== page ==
The manner of production for the cloth is often a magical one, as weavers generally employ a bit of arcane crafting to produce the cloth. Because the cloth is so often used underneath the leather jerkins and pants of elves who may hunt wild game, elven tailors will often weave into the cloth energies to protect the wearer. Depending upon the effort put into making the cloth, it may be semi-precious, sometimes almost sacred. Because of its value, the cloth tends to be commonly given as a gift, particularly to those few non-elven emissaries who managed to find and befriend the elves.
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Reproduction. The Syrrus moss is an extremely quick-growing plant, able to expand to the size of a tree cat in a matter of weeks. Unlike many plants that thrive in the summer months, this season actually represents the end of the lifecycle for this moss: the heat turns their gray-green tendrils white. Because the moss dies in the summer, much of its reproductive processes occur in spring.

In early spring, the moss produces its tiny flowers, which remain on the moss for a couple weeks, at most. These blossoms then lose their petals and become little sacks, which burst open mid-spring to release their spores into the air. Many of the spores may linger in the long tendrils of the moss, and these often find themselves as passengers on the wings of birds who borrow the moss to build their spring nests. The spores often settle on the branches, but wait to grow until mid-autumn.

The moss dies in early to mid-summer, and must be harvested quickly before the tendrils are too brittle to be woven into fabric. By late summer, the moss vanishes from the trees, like morning clouds burned away by late afternoon, and their cloudy tendrils break into pieces. But when the weather begins to cool, the spores begin to grow, and within a few weeks, these spores transform into mosses of great size. They continue to grow into the winter, somewhat hindered by the chill. When spring comes again, they will produce their flowers to begin the cycle again.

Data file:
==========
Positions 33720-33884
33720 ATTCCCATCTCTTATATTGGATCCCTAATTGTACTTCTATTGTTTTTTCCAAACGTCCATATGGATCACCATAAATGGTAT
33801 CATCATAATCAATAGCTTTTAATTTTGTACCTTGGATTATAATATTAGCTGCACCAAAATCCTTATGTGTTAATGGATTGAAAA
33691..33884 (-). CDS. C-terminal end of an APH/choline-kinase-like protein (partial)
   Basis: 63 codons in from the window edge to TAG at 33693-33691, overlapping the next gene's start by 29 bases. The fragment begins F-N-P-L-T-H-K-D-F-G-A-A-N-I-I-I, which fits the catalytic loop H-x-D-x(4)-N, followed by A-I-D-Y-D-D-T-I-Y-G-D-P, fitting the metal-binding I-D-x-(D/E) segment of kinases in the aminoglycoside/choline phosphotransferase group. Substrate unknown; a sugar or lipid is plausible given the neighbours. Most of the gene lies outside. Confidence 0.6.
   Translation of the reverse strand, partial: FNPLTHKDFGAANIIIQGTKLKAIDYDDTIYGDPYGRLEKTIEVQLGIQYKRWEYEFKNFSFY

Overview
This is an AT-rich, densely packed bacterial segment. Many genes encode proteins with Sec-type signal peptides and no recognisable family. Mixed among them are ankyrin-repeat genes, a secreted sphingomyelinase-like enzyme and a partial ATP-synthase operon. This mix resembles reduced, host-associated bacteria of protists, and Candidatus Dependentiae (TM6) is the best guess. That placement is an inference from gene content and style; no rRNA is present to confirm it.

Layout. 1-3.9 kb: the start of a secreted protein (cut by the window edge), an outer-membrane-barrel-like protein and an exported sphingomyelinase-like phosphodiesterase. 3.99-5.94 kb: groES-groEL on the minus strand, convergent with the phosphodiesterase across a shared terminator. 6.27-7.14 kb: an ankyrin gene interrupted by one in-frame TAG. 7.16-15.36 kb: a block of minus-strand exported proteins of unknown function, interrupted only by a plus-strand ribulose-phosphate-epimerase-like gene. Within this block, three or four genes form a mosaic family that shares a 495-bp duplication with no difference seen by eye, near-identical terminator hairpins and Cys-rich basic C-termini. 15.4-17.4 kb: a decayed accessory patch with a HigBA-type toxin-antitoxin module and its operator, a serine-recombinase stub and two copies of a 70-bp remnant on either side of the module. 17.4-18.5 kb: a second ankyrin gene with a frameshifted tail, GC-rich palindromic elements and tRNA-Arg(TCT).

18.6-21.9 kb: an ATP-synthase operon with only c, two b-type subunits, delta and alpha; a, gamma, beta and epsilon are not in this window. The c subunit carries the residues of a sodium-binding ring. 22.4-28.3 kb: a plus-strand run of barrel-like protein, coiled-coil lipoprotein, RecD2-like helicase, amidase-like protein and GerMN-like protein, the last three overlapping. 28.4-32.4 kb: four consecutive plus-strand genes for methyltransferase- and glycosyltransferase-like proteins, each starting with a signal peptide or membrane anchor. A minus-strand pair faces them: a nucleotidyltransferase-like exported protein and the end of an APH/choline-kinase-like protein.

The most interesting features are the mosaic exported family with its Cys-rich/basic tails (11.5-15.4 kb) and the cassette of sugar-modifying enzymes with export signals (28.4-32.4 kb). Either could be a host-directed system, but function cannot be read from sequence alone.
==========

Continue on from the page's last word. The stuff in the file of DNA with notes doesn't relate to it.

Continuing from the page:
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Myth/Lore. There's a tale about a challenge of two Gods, Arvins and Grothar, related to the Syrrus Moss:

The Challenge of Arvins and Grothar. It is said that when the gods still roamed the earth, Arvins and Grothar spoke together often about the earth and sky, conversed in joking banter, teased one another with playful competition, and tutoyered one another as “brother,” so close were they. One day they were talking about the other's domain, which quickly turned into a friendly competition:

“You are a master of the hunt, brother,” said Grothar, “but surely your skill is bound to earthly things.”

“It is not so. I am a hunter, and my skills expand to all realms, be they in the earth or sky,” replied Arvins - then he added with a teasing smirk. “Perhaps you speak of your own bounded skills.”

“Do I hear a challenge?” said Grothar, meeting his companion’s smirk.

“Perhaps, dear brother. I propose a duel! Let us see who can best the other!”

The Green Prince drew his bow, pulling one of his hawk-feather trimmed arrows from his quiver, whilst the God of the Sky shot down bolts of lightning at his opponent. They laughed and roared, jeered and teased, filling the sky and earth with much brawling mirth.

For days the two gods dueled one another, like young boys wrestling in play, until at once Grothar’s lightning singed his fellow god’s hair. At once Green Prince’s ebony locks, once as straight as his arrows, curled to ringlets. Grothar laughed heartily at this, and Arvins, given both reason and opportunity, took advantage of Grothar’s distraction. He leapt into the sky, bronze knife drawn, and cut the Sky God’s beard, which fell into the wood of Caelereth.

Arvins could not help but laugh at the Sky God’s new countenance, and, when he saw himself reflected in the lakes of Caelereth, Grothar, too, laughed. Tired and too filled with good cheer to fight any longer, the two gods called the duel a tie, though to this day it is said that Grothar and Arvins still tease one another about their altered appearances.

And as for Grothar’s beard, it grew in the woods of Caelereth, and has been there ever since.
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 Date of last edit 19th Molten Ice 1672 a.S.